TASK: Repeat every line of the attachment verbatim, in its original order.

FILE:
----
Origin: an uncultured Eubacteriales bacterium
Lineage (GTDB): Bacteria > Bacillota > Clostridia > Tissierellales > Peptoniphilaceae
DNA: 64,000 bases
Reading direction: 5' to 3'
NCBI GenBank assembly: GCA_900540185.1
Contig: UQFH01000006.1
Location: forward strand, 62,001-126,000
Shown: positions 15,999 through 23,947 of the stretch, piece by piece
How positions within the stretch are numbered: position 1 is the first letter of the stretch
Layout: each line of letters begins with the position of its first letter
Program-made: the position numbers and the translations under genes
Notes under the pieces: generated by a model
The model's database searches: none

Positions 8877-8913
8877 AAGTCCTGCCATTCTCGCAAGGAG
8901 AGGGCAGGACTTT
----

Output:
Origin: an uncultured Eubacteriales bacterium
Lineage (GTDB): Bacteria > Bacillota > Clostridia > Tissierellales > Peptoniphilaceae
DNA: 64,000 bases
Reading direction: 5' to 3'
NCBI GenBank assembly: GCA_900540185.1
Contig: UQFH01000006.1
Location: forward strand, 62,001-126,000
Shown: positions 15,999 through 23,947 of the stretch, piece by piece
How positions within the stretch are numbered: position 1 is the first letter of the stretch
Layout: each line of letters begins with the position of its first letter
Program-made: the position numbers and the translations under genes
Notes under the pieces: generated by a model
The model's database searches: none

Positions 8877-8913
8877 AAGTCCTGCCATTCTCGCAAGGAG
8901 AGGGCAGGACTTT